There was a time when defense planners could anticipate, well in advance with a high degree of accuracy, the kind of threats and adversaries they would face in their next conflict. War Plan Orange, the U.S. Navy’s plan to engage and beat Japan in a Pacific war, had been under study for over 30 years when the attack on Pearl Harbor came, and the war in the Pacific unfolded largely as planners had expected.
Not so in today’s world, as Nathan Freier points out in this book published by the Strategic Studies Institute. Today, attacks from unexpected directions – “strategic shocks” in Pentagon parlance – are the new norm. Freier makes a case why and how defense planning must change from its cold war mode and into a newer, more flexible approach.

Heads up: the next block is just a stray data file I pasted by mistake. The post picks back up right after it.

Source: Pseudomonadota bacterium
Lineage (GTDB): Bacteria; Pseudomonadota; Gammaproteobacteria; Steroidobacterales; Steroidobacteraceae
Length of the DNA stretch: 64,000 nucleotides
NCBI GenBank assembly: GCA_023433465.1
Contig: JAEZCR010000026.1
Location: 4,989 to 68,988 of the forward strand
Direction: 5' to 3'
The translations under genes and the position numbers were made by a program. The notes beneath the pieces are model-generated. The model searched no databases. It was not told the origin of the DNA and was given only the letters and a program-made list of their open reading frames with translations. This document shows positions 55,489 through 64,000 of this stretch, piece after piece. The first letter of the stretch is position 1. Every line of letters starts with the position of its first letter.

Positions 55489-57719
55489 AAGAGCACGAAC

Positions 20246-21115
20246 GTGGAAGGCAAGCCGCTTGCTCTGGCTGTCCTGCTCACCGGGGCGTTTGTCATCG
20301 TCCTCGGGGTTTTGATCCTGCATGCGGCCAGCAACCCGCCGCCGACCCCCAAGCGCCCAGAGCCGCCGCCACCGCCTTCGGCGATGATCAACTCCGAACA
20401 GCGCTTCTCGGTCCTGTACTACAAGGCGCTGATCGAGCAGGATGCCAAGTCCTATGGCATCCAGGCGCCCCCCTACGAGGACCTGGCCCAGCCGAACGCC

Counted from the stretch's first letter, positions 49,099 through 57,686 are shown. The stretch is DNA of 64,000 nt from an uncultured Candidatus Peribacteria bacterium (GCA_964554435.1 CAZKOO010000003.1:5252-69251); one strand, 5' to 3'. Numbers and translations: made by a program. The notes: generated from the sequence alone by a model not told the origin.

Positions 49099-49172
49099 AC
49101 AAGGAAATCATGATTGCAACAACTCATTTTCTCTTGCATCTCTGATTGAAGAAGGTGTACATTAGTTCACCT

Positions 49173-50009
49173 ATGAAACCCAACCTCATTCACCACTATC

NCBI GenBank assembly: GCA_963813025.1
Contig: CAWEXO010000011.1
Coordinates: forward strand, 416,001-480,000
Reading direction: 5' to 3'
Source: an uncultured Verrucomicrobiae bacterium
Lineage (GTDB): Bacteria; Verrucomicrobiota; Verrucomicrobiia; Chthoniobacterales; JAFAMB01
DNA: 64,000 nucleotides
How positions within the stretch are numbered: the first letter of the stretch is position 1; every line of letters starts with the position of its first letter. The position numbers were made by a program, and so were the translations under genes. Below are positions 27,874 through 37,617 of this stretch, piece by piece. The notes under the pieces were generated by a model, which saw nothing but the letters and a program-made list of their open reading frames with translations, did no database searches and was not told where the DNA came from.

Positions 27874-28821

There is more than national security policy on the able in this work. “Strategic shocks” are becoming a common challenge in business as well, and for those businesses that actually do try to maintain a longer-term or strategic view of the market (and that tiny fraction that even attempt informal plans to that end), this book is a worthy companion to The Innovator’s Dilemma.